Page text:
Global Witness is calling for a government inquiry into the 'failures' of the UK anti-money laundering rules that reportedly allowed major UK banks including HSBC, RBS, Lloyds, Barclays and Coutts to handle over $700 million of laundered Russian money. The call follows Shadow Chancellor John McDonnell’s appeal for such an inquiry in Parliament today.
The profits UK banks can make from handling dirty money far outweigh the sanctions they currently face for getting caught. There is a fairly simple answer to this. Senior executives have to be held personally accountable when their banks break the rules, or else it will keep happening. We have to overhaul the system, or we will keep giving the criminal and corrupt a free pass. - Murray Worthy, Senior Campaigner on Banks & Corruption
UK banks have repeatedly handled huge sums of corrupt cash, and often faced little sanction from UK regulators for their actions. In 2010, Global Witness revealed how Barclays, HSBC and others accepted millions from two corrupt Nigerian state governors. The same banks had previously been exposed handling over £1.3 billion in suspect funds from Nigerian dictator Sani Abacha.
In 2009, Global Witness revealed how Barclays, HSBC and others processed payments as part of a multi-million dollar spending spree by the son of the President of Equatorial Guinea, a resource rich country with higher per capita wealth than Poland but where one in ten children die before their fifth birthday. According to the US Department of Justice, the money had been looted from Equatorial Guinea’s public coffers.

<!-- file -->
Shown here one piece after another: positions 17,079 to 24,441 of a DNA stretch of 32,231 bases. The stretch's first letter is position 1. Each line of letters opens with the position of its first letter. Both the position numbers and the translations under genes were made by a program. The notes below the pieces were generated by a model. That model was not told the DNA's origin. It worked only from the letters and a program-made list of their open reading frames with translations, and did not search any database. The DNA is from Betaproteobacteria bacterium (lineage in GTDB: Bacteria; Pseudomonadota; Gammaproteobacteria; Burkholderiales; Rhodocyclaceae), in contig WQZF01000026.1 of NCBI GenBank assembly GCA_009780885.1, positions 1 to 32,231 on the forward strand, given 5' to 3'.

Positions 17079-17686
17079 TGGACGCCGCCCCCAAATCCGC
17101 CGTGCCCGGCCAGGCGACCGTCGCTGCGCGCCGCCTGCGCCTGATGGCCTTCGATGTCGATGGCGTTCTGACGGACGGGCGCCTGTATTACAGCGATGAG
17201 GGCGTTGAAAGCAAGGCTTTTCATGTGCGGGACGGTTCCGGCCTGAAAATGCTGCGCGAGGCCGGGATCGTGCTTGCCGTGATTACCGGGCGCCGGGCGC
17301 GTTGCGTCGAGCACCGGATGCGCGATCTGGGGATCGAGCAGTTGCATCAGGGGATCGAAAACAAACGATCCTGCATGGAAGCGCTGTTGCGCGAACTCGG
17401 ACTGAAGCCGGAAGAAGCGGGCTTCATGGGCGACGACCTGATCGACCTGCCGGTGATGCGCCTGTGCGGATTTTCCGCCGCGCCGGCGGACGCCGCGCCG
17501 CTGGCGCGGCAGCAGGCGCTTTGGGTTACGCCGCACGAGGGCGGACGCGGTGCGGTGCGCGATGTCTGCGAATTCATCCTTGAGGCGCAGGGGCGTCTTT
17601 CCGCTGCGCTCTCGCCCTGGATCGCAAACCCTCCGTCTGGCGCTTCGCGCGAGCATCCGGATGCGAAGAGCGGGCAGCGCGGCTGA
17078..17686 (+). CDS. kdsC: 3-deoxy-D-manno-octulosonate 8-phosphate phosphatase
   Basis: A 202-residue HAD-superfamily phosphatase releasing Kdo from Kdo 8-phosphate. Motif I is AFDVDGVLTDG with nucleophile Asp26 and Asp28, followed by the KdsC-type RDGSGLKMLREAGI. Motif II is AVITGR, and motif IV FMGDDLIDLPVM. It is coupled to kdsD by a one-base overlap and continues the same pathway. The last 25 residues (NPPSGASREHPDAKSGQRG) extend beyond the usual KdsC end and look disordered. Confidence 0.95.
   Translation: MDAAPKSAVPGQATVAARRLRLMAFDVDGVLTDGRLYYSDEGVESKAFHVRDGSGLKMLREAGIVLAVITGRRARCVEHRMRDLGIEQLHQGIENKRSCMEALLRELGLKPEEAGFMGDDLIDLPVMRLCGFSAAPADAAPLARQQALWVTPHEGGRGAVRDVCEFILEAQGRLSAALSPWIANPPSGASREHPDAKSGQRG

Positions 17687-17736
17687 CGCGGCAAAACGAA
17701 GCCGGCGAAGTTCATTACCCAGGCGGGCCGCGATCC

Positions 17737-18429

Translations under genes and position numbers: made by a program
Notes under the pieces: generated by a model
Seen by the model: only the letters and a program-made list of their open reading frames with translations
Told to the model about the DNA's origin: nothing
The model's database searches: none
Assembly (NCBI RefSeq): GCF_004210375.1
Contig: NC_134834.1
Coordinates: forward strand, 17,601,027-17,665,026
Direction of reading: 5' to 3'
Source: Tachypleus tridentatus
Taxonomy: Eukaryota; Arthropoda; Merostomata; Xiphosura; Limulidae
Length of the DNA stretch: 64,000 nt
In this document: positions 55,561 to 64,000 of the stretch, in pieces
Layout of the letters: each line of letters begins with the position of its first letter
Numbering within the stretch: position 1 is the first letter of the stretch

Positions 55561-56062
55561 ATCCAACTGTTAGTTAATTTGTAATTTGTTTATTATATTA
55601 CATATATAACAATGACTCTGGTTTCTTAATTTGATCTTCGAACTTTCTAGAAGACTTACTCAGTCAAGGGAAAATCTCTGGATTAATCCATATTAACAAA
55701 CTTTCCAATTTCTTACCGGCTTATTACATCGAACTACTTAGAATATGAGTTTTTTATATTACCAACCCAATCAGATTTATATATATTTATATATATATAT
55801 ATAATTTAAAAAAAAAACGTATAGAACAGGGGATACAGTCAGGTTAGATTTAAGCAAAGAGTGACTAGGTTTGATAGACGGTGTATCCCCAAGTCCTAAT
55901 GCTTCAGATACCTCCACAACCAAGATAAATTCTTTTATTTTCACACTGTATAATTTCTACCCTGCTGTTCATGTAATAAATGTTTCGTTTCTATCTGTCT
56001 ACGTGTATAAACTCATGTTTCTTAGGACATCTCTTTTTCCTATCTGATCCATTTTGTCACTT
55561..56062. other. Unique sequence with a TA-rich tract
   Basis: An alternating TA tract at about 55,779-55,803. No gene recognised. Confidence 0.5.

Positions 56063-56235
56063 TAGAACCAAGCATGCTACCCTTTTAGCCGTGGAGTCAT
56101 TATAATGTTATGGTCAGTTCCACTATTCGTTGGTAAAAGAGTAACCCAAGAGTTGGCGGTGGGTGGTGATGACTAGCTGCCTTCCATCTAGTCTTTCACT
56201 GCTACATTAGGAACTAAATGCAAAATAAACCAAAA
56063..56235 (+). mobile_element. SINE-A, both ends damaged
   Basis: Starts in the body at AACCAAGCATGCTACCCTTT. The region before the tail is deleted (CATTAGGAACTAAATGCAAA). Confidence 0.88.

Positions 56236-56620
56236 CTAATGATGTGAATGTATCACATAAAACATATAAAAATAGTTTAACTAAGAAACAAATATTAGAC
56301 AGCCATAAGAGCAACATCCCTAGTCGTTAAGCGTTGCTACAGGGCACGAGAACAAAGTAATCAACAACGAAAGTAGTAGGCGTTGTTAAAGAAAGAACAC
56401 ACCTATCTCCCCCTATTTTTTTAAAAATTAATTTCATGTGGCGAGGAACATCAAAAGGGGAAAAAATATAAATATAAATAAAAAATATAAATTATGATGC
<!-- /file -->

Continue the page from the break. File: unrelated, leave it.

In response to the revelations, Global Witness is calling for:
- A government inquiry into the scandal, including reporting publicly on what due diligence checks the banks did on these funds, what the financial regulators knew, and what changes to the rules are needed to prevent this happening again.
- All countries, including the UK’s tax havens, should introduce public registers of the real, ‘beneficial’ owners of companies and other legal entities, such as limited liability partnerships that were at the centre of the ‘Laundromat’ scheme. Countries like the UK that have already created these registers must do more to ensure that the information companies provide is comprehensive and accurate.
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